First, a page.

As he prepares to release his third solo album, Lambert is hoping he can finally leave his Idol image behind.

‘I’m very happy about American Idol, but now I get to go beyond that,’ Lambert tells Frontiers Magazine. ‘I can come out as my own artist, and take my career where I want to.’

The rest is here. It’s not easy to do this, and I’m not totally sure it can be done. Once you’re pigeonholed in any artistic career they don’t like to let you out of the proverbial box, no matter how hard you try.

The Rainbow Detective Agency: On Fleek


State of Marriage Film in Provincetown; Ian Reisner on Gay Extremists; Five Flavored Lubricants; Lily Tomlin on Chit Rivera

State of Marriage Film In Provincetown

The documentary Tony and I were part of called, The State of Marriage, by Floating World Pictures in Los Angeles, that revolves around same sex marriage in Vermont will be premiering at The Provincetown Film Festival this June. Here’s a link to previous posts I wrote about a year ago. We were married by Vermont Supreme Court Justice, Beth Robinson, and our small ceremony in Montgomeryville Center, VT is a part of the documentary.

From my inbox:

We are pleased to let you know that THE STATE OF MARRIAGE will premiere at The Provincetown International Film Festival (June 17 – 21, on  Cape Cod). We wanted the film to debut at a first rate festival with a strong social agenda, that is also fairly close to Vermont. This is a perfect venue. The schedule hasn’t been announced yet, so we will send another note with the date and time. We would love to see you there, if possible. THANK YOU again for all your support. Making this documentary has been a really moving experience. Our first public screening will come on the eve of the U.S. Supreme Court ruling on Obergefell v Hodges, the marriage equality case that was argued, in part, by Mary Bonauto. It’s a great time to celebrate the work of so many people. Here is info on the festival:

Press Release | Provincetown International Film Festival

If you have any questions, please let us know. More soon, special thanks, and all best – Jeff and Marcia
I’ll post more as I get the information. We’re hoping to get up there for the premiere.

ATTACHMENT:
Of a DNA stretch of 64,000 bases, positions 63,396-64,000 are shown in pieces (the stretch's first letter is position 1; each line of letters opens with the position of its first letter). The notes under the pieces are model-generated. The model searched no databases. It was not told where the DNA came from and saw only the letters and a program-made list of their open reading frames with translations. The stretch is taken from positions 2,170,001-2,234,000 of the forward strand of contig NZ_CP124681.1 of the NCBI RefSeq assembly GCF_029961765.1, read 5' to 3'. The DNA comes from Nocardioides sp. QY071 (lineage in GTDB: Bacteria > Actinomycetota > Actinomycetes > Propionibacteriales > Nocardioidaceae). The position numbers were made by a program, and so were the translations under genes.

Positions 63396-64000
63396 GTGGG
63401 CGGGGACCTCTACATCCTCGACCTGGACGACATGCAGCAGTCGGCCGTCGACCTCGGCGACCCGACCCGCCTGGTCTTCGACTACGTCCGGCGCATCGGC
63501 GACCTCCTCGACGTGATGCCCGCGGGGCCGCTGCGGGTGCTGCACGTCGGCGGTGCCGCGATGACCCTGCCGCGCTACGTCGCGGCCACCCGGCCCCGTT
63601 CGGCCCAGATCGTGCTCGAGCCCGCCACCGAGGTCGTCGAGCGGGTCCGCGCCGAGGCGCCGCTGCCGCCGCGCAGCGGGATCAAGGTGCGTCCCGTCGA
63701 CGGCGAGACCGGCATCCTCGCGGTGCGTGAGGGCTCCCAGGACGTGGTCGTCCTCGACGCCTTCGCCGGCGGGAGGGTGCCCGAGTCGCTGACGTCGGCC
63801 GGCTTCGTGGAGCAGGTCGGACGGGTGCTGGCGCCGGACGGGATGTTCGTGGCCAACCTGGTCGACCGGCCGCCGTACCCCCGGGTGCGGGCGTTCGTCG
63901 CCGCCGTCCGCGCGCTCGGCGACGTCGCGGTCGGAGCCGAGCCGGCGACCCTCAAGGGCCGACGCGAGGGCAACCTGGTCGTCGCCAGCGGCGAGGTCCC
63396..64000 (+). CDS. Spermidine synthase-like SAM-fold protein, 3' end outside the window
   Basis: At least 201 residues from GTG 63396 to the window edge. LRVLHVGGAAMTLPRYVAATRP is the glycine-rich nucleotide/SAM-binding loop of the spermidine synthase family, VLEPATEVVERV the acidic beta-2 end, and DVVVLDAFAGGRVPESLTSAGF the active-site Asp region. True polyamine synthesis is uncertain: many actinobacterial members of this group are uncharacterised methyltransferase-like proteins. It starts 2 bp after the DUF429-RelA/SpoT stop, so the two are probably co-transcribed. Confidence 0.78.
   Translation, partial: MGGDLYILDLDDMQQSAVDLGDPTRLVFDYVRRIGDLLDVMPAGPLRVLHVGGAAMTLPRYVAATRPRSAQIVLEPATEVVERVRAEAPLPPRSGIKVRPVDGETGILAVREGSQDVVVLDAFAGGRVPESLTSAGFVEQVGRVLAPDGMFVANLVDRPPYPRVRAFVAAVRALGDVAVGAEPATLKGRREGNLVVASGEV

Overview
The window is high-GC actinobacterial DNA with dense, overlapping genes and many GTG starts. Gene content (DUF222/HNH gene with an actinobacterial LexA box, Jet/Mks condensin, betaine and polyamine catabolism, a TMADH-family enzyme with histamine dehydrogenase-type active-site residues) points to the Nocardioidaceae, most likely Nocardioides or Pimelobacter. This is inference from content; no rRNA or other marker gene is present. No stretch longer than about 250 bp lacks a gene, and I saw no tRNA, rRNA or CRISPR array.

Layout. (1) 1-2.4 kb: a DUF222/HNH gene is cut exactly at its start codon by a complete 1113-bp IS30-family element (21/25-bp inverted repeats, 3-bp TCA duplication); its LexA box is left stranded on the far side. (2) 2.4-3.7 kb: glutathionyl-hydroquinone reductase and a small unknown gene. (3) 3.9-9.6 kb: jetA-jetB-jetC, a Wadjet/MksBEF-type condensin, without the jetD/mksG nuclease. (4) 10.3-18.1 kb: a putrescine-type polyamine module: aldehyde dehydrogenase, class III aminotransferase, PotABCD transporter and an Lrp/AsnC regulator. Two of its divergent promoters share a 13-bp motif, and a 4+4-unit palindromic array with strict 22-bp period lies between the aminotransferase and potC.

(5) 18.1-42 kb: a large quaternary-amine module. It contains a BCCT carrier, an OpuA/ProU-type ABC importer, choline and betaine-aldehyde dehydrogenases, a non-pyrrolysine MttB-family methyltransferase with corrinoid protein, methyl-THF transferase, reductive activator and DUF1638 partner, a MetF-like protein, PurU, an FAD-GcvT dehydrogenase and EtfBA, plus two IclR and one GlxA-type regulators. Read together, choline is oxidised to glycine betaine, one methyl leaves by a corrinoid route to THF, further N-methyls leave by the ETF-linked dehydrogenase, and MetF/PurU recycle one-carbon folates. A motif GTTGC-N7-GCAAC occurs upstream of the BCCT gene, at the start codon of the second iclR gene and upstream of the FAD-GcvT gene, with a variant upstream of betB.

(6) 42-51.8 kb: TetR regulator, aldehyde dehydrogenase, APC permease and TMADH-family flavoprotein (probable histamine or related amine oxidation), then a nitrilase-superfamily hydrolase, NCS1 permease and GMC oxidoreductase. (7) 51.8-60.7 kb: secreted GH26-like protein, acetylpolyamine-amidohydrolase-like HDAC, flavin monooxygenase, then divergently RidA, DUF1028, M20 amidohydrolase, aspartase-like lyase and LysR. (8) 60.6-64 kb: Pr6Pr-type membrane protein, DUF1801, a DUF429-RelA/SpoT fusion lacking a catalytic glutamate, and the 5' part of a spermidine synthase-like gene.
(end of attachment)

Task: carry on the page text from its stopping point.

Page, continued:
Ian Reisner on Gay Extremists

The hotelier and gay club owner, Ian Reisner, from New York who recently had a fundraising dinner for Ted Cruz, then apologized after backlash from gay activists, and then called gay men cheap, made a few more comments about gay extremists.

In an op-ed in the Observer, he calls out the “gay extremists” who don’t understand the virtues of breaking bread with someone like Cruz who has proudly boasted about his “proven record of standing and fighting to protect traditional marriage between one man and one woman.” In the same week as the dinner, Cruz filed two bills to halt same-sex marriage.

So which is it? A “terrible mistake” or an intentional engagement with the opposition? Because it can’t be both.

“I hosted a United States Senator Presidential candidate and asked him how he would feel if his daughter were to tell him she was lesbian,” Weiderpass writes. “How often do you think he has been asked that?” 

I don’t totally disagree with Reisner…about breaking bread with the opposition. It’s politics. I just wish he’d get someone to help him express himself a little better.

You can read the rest here.

Five Flavored Lubricants

Sorry if this isn’t the smoothest transition from serious politics to pure clickbait fluff, but this actually is kind of interesting for people looking for a variety of lubes.

The good folks over at Buzzfeed have done us all a huge favor and taste tested a variety of flavored lubricants to let us know which ones are worth buying.